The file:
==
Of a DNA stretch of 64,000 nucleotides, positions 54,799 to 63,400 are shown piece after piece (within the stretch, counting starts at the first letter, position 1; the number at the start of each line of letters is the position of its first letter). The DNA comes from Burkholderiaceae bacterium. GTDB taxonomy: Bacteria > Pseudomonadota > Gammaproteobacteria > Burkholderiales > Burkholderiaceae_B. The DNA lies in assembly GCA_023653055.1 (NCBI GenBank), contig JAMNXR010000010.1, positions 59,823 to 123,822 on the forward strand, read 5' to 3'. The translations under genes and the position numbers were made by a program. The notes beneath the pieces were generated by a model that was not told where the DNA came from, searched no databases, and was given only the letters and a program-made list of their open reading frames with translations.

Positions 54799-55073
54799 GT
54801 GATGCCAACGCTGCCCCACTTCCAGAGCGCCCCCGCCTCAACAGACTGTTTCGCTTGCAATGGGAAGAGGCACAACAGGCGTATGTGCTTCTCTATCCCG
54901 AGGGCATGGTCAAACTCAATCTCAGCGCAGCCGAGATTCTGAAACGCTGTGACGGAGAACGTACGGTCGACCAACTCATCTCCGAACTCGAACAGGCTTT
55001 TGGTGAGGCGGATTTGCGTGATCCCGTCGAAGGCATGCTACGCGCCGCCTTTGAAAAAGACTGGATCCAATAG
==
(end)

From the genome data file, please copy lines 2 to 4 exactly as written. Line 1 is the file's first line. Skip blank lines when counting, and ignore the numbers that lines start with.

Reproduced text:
Positions 54799-55073
54799 GT
54801 GATGCCAACGCTGCCCCACTTCCAGAGCGCCCCCGCCTCAACAGACTGTTTCGCTTGCAATGGGAAGAGGCACAACAGGCGTATGTGCTTCTCTATCCCG